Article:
A terrace covering made of wood looks warm and homely. However, the boards have different properties depending on their origin. The direct comparison between hardwood, softwood and thermowood as well as the wood-plastic mixture WPC shows the differences.
Which boards are suitable for which terrace?
Similar to parquet in the living room, wood also creates a natural atmosphere outdoors. The individual grain makes each board unique. This makes the covering appear very lively and creates a harmonious transition into the garden. Hardwoods such as bamboo or Bangkirai, softwoods such as larch or Douglas fir, heat-treated thermowood from ash or pine, and wood-like WPC are suitable for terrace construction.
Hardwoods are particularly durable. They are more weather-resistant than conifers and WPC as well as fungi and insects are significantly more resistant. When it comes to the ecological balance, however, they do not do quite as well. Compared to the pure natural materials, the composite material WPC is more slip-resistant and splinter-free. However, the products heat up considerably more in direct sunlight.
The direct comparison makes the advantages and disadvantages of the different boards clear.
Hardwoods such as Bangkirai, bamboo, and Kempas have a particularly dense structure and are therefore noticeably heavier than native woods. They are very rich in fibers and have a narrow vascular arrangement – this is exactly what makes them particularly resistant and durable. For more humid or shady parts of the garden, they are therefore better suited than domestic woods.
Bangkirai can be easily recognized by its red to red-brown tint. Knotholes and resin formations are rather rare so that the surface of the boards appears very even.
Bamboo floors are against predominantly dark brown drawn and very even, the typical bamboo look is always recognizable.
Kempas is rather light, the color scheme varies from a golden shade of red to dark orange. The grain is relatively even. However, the structure of the fibers is rather irregular.
The rather dark tones make the planks appear more elegant than coniferous or thermo wood , which gives the entire terrace a high-quality ambiance.
The surface profile is – depending on the laying direction – either smooth or grooved. Since the material does not heat up even in strong sunlight, the planks are very comfortable to walk on barefoot when they are in good condition.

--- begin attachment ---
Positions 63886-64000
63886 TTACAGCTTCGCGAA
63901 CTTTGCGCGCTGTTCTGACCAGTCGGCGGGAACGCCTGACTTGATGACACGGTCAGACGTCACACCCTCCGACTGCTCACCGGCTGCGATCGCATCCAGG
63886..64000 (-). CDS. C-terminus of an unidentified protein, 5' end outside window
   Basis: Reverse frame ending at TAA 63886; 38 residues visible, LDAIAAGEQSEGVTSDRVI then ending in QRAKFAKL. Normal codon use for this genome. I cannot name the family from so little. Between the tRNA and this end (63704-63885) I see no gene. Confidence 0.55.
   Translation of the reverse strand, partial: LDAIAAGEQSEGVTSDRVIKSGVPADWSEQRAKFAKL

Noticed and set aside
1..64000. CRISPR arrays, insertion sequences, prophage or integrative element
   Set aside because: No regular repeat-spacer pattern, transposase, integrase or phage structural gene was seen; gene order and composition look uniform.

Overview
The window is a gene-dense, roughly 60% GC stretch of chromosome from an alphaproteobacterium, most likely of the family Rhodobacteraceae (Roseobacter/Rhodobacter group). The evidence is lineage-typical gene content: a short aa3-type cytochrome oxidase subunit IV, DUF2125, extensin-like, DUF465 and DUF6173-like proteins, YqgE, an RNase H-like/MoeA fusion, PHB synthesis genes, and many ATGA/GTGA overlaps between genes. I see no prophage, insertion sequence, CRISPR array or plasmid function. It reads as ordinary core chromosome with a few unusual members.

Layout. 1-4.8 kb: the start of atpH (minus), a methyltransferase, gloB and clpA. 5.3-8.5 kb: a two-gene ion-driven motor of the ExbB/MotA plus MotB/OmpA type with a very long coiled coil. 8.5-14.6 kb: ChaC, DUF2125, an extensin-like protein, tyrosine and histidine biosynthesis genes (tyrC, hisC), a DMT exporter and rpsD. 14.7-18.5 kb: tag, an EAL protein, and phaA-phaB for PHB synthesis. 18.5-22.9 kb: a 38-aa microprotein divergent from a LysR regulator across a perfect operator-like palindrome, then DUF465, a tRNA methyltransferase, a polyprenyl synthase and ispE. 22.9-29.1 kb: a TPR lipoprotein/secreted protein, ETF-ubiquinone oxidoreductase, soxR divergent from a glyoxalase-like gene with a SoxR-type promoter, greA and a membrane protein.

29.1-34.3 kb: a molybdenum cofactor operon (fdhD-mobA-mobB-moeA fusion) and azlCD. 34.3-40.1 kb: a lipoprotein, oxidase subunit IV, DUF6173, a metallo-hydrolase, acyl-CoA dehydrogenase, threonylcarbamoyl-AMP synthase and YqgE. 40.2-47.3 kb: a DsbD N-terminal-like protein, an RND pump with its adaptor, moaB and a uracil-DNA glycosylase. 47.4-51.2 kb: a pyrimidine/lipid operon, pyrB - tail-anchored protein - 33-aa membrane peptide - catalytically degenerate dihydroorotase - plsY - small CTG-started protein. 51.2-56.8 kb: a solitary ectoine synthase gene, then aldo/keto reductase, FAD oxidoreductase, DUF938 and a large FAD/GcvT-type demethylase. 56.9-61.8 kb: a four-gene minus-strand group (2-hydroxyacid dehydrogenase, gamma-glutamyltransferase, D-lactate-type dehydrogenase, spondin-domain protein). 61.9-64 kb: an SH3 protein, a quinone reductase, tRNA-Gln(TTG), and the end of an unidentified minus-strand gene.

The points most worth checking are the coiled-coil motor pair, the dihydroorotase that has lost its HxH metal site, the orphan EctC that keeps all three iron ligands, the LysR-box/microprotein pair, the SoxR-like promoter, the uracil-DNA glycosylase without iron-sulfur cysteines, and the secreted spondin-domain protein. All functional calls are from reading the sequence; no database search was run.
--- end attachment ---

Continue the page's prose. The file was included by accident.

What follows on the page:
Softwood from Douglas fir, larch, or pine is considerably lighter and the fibers are less dense than hardwood. The boards are therefore not quite as resistant to wind and weather, fungal growth, and insect attack. However, they are considerably cheaper than bamboo or Bangkirai.
Siberian larch is pale reddish to yellowish and, like the lighter Douglas fir, clearly darkens when exposed to sunlight. Both have a slightly more irregular grain and more frequent knotholes than tropical woods. The boards, therefore, look a bit more rustic and are well suited for natural garden design. In contrast to hardwoods, they absorb color much better. This means that they offer more options for customization.
Similar to the products from overseas, domestic woods are largely temperature-neutral and always appear pleasantly warm when in contact with the skin. However, since their structure is not quite as firm, splinters and cracks can form over time, which not only affect the appearance but also the barefoot feeling.
Thermowood has been given a special heat treatment to improve its natural properties. The ash or pine wood is briefly heated to a maximum of 230 ° C while oxygen is deprived. After that, it is significantly more durable, more resistant to pests, and is less sensitive to changes in the weather. At the same time, however, it is more prone to cracks and splinters and thus less resilient.
Thermowood is visibly darker than untreated wood. This makes it appear more elegant compared to pure softwood. In contrast to tropical woods, however, it is more prone to cracks and thus appears more rustic. Due to the deliberately changed functions, the boards are not quite as stable as a natural material. In addition, the products do not accept all glues and coatings.
Thermowood feels very natural and is comfortable to walk on even without shoes. However, splinters and cracks can affect barefoot running in the long run.
WPC stands for Wood Polymer Composites and is an industrially manufactured material made from 50 to 90 percent wood fibers, plastic, and other additives such as UV light blockers, binders, and color pigments. The material has now established itself as a good alternative to wooden floorboards. The products are available either as solid or hollow chamber profiles.
The specially developed material composition enables a long service life, especially of massive models with a full profile. They are easier to clean than wood and do not need oil or any further maintenance.
The individual boards are smoother and more even than purely natural products. They, therefore, appear a bit soberer and underline a modern terrace style. Due to the numerous colors, a WPC terrace can be coordinated very well with the basic tone of the facade as well as with the plants and furniture.
If the terrace is planned in a rather damp or shady location, planks in the more robust WPC full profile are more suitable than wood products. The material is more slip-resistant and dries considerably faster.
The even surface feels very pleasant. However, it can heat up noticeably in strong sunlight and can then hardly be stepped on barefoot.